The museum is currently creating a dynamic new identity for itself – from a place associated with the past, to one which uses its collections to explore the contemporary and future power of science, technology and engineering. 

In its strategic plan, the National Railway Museum’s Vision 2025, the transformed museum will juxtapose the vivid beginnings of railway history with the cutting-edge innovations shaping our world today. By celebrating the past, present and future of railways and engineering, the National Railway Museum aims to capture the hearts and minds of the next generation of engineers, innovators and thinkers.

In addition, as the cultural anchor of one of the largest city centre developments in the UK and Europe, the National Railway Museum will take a more holistic view of the purpose of a museum and explore how it can become a social and cultural resource for the city, meeting the needs of its audiences – local, national and international. The National Railway Museum in 2025 will be a must-see destination, a world-class institution and an essential part of its community.

The project at the heart of this competition, the Central Hall, will not only present a spectacular new 1,000 sqm gallery and public-facing spaces for orientation and reception, it will also be the catalyst that connects, rationalises and integrates the current museum estate. 

There are currently two primary exhibition spaces at the museum, both rich in rail history: the Grade II Listed Station Hall, originally the Goods Station where rail vehicles were loaded and unloaded, and the Great Hall, originally part of the York North Engine Sheds, where workers prepared giant steam locomotives to pull mainline trains.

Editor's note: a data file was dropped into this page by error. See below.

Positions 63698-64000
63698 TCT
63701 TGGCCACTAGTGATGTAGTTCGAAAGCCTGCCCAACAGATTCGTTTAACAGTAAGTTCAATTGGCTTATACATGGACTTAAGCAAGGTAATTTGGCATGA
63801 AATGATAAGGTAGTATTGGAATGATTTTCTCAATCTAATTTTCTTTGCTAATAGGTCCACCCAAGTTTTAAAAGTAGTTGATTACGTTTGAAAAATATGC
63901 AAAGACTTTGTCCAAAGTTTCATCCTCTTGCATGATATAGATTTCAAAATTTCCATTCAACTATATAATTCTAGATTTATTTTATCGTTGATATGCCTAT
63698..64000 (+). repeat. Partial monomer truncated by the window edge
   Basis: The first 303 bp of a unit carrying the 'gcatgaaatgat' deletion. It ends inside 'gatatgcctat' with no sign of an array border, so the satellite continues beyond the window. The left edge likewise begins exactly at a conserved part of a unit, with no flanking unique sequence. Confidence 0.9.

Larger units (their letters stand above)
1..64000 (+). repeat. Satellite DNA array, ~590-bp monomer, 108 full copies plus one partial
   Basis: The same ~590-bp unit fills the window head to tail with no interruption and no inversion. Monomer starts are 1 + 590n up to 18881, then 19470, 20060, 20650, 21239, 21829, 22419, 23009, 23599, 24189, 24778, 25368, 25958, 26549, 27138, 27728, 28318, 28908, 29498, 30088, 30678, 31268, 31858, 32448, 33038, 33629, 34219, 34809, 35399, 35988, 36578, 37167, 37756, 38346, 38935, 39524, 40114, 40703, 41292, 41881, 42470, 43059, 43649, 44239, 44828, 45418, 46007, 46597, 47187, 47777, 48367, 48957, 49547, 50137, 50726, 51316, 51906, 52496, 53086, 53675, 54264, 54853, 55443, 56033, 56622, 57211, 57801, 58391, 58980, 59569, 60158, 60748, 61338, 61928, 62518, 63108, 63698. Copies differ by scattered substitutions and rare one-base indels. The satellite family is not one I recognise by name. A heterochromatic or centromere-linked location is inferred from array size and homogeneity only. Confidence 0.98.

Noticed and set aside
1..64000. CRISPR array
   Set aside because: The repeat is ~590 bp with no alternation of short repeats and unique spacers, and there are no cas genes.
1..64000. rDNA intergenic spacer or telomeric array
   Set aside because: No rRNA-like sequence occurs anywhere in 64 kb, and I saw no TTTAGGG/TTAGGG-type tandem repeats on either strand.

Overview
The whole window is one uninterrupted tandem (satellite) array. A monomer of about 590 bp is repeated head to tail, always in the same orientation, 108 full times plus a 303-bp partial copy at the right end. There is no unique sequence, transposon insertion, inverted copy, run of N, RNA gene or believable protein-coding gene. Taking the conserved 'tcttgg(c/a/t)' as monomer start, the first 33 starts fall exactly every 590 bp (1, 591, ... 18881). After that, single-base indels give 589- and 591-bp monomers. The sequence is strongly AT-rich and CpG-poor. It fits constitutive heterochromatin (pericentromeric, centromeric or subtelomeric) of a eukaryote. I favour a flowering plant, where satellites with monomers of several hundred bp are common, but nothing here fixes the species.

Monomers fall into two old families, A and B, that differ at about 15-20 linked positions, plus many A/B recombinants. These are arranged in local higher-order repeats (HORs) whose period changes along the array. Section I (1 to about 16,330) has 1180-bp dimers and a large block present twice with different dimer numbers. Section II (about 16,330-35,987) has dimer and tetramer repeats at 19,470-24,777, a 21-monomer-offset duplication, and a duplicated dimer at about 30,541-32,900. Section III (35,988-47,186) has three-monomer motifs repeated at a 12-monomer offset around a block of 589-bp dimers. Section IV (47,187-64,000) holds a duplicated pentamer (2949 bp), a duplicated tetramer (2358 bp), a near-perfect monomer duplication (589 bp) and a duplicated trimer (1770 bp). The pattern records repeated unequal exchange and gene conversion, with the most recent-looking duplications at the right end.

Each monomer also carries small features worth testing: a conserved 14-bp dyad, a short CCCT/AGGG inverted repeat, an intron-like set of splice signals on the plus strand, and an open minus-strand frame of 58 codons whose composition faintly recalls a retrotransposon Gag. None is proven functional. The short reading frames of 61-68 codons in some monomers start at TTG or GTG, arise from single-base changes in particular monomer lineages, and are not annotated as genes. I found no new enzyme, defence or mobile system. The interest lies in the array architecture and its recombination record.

These will remain as the primary spaces exhibiting rail vehicles – but the new centrepiece building will showcase future acquisitions and innovative technology as well as explore all aspects of the railway’s evolution.


The National Railway Museum’s new Central Hall needs to:

  • Be of outstanding architectural quality – the centrepiece of the museum’s wider strategic investment, Vision 2025 – and give the museum a revitalised physical presence worthy of a national cultural institution
  • Present a compelling and appealing new welcome and arrival space for the National Railway Museum to position the museum as the cultural anchor for the wider York Central regeneration project
  • Be the catalyst that connects, rationalises and integrates the existing museum estate
  • Present a spectacular new exhibition gallery with the aim of increasing visitor numbers and encouraging return visits (note: exhibition design is not in scope)
  • Embody a national museum aesthetic (rather than railway station architecture) using warm, natural materials to reference the existing site and historic buildings and showing a sense of scale that is appropriate to agreed development parameters
  • Serve the needs of existing and new communities – offer a safe space to gather, learn, play and relax; practically, integrate passer-by and local pedestrian access through the site during opening hours
  • Be open for all’ – exceeding expectations and minimum standards of access and inclusion
  • Demonstrate a holistic approach to sustainability, from design and construction through to operations and use, to reduce operating costs by improving the museum’s operational efficiency